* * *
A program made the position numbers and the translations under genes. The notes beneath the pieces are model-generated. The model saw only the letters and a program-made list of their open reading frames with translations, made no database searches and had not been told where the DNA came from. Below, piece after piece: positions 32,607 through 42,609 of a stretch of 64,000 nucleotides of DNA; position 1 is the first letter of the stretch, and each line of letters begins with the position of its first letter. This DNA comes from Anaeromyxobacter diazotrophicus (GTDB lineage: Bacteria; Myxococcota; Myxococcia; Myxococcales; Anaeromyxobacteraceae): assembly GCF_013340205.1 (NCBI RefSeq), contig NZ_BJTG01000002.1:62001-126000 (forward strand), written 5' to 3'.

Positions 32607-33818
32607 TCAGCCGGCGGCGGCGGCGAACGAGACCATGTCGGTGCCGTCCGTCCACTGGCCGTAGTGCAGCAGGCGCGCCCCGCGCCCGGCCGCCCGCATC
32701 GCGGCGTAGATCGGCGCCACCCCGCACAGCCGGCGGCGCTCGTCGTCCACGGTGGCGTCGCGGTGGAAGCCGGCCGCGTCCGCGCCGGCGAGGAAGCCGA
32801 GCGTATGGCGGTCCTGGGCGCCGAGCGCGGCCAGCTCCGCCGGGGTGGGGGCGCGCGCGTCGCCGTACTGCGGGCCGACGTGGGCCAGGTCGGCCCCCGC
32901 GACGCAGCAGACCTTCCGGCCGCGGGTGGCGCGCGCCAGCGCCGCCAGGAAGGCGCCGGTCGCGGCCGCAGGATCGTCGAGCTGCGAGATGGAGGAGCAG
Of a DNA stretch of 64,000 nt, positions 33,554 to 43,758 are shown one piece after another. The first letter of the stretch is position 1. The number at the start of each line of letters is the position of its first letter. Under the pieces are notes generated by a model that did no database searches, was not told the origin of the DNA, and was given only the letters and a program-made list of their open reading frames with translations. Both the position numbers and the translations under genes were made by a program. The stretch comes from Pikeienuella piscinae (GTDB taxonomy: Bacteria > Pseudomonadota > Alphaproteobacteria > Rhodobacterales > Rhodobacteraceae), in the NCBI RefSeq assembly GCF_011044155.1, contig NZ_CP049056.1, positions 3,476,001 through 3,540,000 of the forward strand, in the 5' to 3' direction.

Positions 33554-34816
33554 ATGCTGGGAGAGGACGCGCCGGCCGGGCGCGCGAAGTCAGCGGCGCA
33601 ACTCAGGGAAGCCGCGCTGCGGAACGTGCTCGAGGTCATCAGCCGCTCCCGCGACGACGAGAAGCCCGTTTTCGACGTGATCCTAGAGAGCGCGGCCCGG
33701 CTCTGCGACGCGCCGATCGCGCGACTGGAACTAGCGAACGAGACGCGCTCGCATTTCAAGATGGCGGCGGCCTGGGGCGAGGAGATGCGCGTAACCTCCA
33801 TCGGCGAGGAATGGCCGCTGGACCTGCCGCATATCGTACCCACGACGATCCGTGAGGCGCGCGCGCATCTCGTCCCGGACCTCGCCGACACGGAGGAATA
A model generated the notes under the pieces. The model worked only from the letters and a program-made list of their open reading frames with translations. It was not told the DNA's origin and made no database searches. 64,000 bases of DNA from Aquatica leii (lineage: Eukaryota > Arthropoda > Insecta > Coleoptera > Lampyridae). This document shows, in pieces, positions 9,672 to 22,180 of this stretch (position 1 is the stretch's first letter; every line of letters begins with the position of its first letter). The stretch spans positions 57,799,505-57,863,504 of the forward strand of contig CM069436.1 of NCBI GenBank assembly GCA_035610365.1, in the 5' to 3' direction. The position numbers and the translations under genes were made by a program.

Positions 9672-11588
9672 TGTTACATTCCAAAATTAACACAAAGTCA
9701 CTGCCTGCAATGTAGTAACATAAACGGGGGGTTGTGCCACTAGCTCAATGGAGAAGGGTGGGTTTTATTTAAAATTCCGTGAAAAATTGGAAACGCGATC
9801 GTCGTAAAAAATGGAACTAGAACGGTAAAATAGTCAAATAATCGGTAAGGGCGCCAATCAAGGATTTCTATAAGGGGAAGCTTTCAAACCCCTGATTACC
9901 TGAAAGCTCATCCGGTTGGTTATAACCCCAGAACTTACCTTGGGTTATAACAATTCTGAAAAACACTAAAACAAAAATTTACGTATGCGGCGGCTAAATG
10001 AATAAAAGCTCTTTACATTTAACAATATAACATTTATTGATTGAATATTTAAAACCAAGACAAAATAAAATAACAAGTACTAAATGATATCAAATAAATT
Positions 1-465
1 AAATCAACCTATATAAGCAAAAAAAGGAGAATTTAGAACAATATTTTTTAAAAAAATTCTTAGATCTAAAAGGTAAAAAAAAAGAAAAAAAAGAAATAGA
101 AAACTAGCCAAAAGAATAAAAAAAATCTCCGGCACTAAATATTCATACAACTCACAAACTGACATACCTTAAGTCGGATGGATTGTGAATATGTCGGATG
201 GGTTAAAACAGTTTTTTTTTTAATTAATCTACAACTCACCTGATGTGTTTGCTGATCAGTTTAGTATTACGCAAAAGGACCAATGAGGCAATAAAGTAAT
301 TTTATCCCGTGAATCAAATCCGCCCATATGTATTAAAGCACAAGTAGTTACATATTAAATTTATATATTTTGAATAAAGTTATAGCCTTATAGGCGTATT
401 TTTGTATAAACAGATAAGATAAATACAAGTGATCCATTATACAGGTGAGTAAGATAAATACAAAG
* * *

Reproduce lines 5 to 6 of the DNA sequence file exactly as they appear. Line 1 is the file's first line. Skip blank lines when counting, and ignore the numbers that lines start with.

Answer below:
32801 GCGTATGGCGGTCCTGGGCGCCGAGCGCGGCCAGCTCCGCCGGGGTGGGGGCGCGCGCGTCGCCGTACTGCGGGCCGACGTGGGCCAGGTCGGCCCCCGC
32901 GACGCAGCAGACCTTCCGGCCGCGGGTGGCGCGCGCCAGCGCCGCCAGGAAGGCGCCGGTCGCGGCCGCAGGATCGTCGAGCTGCGAGATGGAGGAGCAG